Ann is a longtime colleague I first met back in the mid-90’s when she worked for the industry research firm Benchmarking Partners, founded by another analyst veteran, Ted Rybeck. I was running marketing at the time for the Swedish Supply Chain software company Industri-Matematik Int’l (IMI) when we met. What I will always remember of our first encounter was that Ann was the only person I knew who had implemented SAP R-3 AND i2 and lived to talk about it!! The best part of that story was how she laughed with each anecdote she shared of the experience. At IMI, SAP was our #1 competitor and i2 was fast becoming another rival, so you can imagine what I did with those anecdotes in our active deals. ‘Nuff said.

On the academia side, WIT recently retooled their continuing education program with the hiring in 2010 of Dean Larry Carr. Dean Carr has collaborated with ChainLink Research and recently announced a new professional certificate program called 21st Century Demand and Supply Chain Management. I have just started to dig into the details of this program, but know from experience that anything involving Ann Grackin will be high quality and worth considering. In the interest of creating stronger connections with the business community and professionals in the greater Boston area, Dean Carr has agreed to host the Boston meet-ups to be a part of the networking and the learning process that is the driver for Marketing Automation Monday across the country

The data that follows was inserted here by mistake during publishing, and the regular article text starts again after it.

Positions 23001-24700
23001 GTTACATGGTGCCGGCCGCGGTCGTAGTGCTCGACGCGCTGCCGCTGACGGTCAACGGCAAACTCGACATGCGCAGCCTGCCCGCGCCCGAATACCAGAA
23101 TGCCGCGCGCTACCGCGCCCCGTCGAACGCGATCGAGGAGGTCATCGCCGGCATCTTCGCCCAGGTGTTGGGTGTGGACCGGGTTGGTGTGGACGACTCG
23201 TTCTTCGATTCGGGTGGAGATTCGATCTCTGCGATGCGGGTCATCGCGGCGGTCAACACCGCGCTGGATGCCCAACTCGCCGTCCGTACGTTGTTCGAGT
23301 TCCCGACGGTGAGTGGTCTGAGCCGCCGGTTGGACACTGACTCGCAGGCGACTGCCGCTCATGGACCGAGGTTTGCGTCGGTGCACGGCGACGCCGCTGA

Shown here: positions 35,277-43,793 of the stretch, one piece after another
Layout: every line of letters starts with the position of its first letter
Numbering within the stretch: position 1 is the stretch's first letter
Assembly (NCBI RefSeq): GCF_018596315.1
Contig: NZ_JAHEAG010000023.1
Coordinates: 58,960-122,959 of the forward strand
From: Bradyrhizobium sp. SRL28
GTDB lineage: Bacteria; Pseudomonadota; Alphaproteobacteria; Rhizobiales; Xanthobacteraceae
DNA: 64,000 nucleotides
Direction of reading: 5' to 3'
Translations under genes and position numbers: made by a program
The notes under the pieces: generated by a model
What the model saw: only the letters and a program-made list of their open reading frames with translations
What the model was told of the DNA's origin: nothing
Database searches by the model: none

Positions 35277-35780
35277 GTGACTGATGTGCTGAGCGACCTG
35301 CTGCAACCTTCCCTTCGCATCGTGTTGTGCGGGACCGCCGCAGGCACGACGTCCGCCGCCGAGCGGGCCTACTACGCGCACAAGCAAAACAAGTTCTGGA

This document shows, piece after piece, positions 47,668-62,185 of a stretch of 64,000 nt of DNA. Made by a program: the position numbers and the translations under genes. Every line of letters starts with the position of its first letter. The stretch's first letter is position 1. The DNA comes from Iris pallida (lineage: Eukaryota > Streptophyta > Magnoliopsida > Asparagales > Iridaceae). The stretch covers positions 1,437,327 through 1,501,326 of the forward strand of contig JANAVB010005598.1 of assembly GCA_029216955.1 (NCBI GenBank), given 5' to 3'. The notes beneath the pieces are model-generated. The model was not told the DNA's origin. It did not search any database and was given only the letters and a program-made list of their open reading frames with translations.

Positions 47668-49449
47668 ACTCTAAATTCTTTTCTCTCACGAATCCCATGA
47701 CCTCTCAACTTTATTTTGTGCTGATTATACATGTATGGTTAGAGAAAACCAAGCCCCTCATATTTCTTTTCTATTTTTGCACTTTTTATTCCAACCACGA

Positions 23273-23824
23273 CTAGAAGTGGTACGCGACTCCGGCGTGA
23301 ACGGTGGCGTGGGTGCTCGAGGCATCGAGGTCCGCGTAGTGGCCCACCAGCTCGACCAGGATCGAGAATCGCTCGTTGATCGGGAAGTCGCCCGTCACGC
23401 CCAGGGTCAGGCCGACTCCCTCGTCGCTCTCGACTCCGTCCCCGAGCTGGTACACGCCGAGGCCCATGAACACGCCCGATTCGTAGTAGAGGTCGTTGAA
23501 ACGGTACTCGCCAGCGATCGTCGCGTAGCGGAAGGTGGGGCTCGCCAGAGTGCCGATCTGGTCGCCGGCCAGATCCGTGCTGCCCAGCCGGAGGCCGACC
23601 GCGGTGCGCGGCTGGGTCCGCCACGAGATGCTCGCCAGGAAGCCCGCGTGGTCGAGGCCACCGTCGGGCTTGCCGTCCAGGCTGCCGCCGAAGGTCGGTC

Focus on Lead Nurturing
Our topic next Monday is Lead Nurturing and with the enthusiasm of our hosts and many Beantown marketing colleagues, we expect a large turnout and lively conversation. You can register at this link now.  Our downtown location at 550 Huntington Avenue, in the Faculty Dining Room at WIT’s Beatty Hall, makes attending convenient via public transportation or by car (parking will be available I’m told).

Who should attend? We encourage all marketing professionals from executive level to those hands-on with program execution to attend. We also encourage sales professionals that want to learn more about how marketing automation drives better opportunities into their pipelines to attend as well. We can handle 40-50 people so bring a colleague on Monday the 31st starting at 6pm. We will have refreshments and snacks.

We hope to see you there.

Related posts:

Marketing Automation Monday Comes to NYC

Lead nurturing: Tips form Marketing Automation Monday in NYC

Marketing Automation Association LinkedIn Group


Posted in B2B Marketing, Lead Management, Lead Nurturing, Lead Quality, Marketing Automation, Marketing Automation Monday, Marketing Strategy | 1 Comment »